Swimming laboratories study the sky and investigate the sea surface 

The better part of our troposphere is of marine nature. Especially above the tropical and subtropical oceans clouds and aerosol particles play a substantial role in the radiative forcing of our planet. TROPOS participates on ship expeditions on a regular basis in order to determine aerosols, clouds and the energy budget at the sea surface.

  • TROPOS measurement container onboard the research vessel Polarstern, Source: Kathrin Mildenberger/TROPOS

  • Polarstern in Punta Arenas, Source: Maik Merkel/TROPOS

  • Polarstern, Source: Shan Huang/TROPOS

The measurement station around the corner and the world's highest observatory 

The burden of the surface near atmosphere is spatiallly and temporarily highly variable depending both on lokal sources and weather-included long-term transports. TROPOS performs field campaigns at characteristic locations like mega cities, deserts or rain forests in order to determine concentration, size and chemiical composiition as well as their sources.

Source: TROPOS

  • Chacaltaya measurement station, Bolivia, Source: Kay Weinhold/TROPOS

  • Measurement station Eisenbahnstraße, Leipzig, Source: Birgit Wehner/TROPOS

  • Polly XT in Amazonia, Source: Holger Baars/TROPOS

Measurements in the clouds

Since 1997 TROPOS as one of the founding members of CARIBIC, has operated an aircraft-borne measurement container which is flown once per month for four consecutive inter-continental measurement flights on-board a Lufthansa Airbus A340-600. In this unique project, TROPOS is measuring aerosol particles with the goal to better understanding their tropospheric distribution and life cycle.

The helicopter-borne measurement platform ACTOS is used to conduct measurements directly in the clouds.

Source: TROPOS

  • Helicopter-borne measurement platform ACTOS, Source: Holger Siebert/TROPOS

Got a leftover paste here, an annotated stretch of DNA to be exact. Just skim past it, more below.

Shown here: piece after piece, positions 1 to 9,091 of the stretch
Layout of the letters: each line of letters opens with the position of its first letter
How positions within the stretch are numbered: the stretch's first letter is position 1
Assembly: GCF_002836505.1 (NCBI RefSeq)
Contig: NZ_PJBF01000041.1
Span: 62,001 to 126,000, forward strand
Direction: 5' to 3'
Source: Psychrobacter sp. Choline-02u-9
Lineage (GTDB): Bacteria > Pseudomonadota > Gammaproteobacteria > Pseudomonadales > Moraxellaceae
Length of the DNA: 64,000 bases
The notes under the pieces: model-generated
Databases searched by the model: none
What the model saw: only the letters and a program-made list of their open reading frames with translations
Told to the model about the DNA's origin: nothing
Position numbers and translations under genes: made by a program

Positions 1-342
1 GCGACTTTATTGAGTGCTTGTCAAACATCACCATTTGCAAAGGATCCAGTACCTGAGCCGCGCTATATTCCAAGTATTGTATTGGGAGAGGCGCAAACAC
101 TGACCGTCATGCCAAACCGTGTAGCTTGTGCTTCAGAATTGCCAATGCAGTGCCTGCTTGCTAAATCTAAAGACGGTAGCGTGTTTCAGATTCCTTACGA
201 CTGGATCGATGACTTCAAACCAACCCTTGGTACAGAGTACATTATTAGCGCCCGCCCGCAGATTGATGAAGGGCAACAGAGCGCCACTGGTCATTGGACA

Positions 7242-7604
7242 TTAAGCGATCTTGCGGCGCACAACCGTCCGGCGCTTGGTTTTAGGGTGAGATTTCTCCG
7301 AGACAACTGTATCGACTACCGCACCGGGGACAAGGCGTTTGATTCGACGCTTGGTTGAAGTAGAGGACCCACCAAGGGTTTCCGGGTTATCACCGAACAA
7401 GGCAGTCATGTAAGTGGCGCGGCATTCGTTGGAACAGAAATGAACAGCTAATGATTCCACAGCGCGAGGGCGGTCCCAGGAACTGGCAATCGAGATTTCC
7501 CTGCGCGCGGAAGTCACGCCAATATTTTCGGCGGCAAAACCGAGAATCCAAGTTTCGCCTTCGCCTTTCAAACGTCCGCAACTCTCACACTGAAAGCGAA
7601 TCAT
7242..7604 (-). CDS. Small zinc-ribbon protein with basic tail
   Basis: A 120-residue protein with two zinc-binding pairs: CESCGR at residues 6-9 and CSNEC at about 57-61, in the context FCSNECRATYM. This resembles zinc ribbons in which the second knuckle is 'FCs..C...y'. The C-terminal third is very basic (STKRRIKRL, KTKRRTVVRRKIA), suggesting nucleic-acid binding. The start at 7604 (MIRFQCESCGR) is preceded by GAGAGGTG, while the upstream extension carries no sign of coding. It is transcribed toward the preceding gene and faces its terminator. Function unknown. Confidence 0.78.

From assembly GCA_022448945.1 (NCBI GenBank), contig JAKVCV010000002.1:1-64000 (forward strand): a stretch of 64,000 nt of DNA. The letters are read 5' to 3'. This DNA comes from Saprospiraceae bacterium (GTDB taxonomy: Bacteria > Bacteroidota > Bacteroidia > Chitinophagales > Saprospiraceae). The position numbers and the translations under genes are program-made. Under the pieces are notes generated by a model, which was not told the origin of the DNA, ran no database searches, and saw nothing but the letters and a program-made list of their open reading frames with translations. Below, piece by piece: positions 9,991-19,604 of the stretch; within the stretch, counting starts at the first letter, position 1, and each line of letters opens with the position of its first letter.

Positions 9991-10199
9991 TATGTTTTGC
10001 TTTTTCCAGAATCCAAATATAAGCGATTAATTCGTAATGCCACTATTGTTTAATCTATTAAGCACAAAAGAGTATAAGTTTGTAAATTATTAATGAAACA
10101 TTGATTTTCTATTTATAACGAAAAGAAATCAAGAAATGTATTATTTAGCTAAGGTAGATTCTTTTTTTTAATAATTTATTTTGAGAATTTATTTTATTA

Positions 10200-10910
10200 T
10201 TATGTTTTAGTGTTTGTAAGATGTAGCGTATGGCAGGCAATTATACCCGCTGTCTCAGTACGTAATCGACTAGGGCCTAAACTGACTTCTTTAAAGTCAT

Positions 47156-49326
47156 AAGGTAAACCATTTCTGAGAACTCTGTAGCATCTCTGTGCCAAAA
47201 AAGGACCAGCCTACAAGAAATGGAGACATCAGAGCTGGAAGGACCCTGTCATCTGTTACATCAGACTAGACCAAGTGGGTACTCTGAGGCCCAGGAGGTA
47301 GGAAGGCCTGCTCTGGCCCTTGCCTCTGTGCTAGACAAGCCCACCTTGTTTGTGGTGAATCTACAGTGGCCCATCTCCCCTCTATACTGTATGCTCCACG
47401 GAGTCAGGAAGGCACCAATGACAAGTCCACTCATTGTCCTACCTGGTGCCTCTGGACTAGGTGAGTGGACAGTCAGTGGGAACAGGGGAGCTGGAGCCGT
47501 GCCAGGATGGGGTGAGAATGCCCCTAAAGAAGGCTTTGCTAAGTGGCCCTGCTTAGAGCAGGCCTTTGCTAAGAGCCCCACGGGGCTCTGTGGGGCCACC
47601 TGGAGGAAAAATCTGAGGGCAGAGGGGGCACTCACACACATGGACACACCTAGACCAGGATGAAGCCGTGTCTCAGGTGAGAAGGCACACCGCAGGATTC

• Aerosol inlet system onboard a Lufthansa aircraft, Source: Lufthansa

  • Lufthansa Airbus 340-600 , Source: Lufthansa

CVAO – a research site in the tropical Atlantic Ocean  

Interaction between atmosphere and ocean was investigated not only by research vessels but also by a permanent research site in the tropical North Atlantic Ocean.  The CVAO “Humberto Duarte Fonseca” at Cape Verde island São Vicente is a bilateral joint project of German (TROPOS and MPI-BGC, Jena) and British (Universities York, Bristol and East Anglia)  research groups supported by MPG, BMBF, EU, NERC and NCAS (Projects TENATSO, UK SOLAS, SOPRAN) in close cooperation with the Cape Verde INMG and INDP. From 2006 it was continuously enhanced and a sister observatory for oceanic research (CVOO) was installed by the GEOMAR, Kiel. The CVAO became a regional WMO-GAW station in 2008 and was upgraded to global status on 5th August 2009. The physical and chemical characterization of aerosols was realized since 2007 by the TROPOS. The deposition of Saharan dust was investigated as well as aerosol modification by species emitted by anthropogenic and marine sources. Long-term record of inter-annual variability and trends in marine tropospheric aerosol composition and associated meteorological, geophysical and oceanographic factors are focal points of research.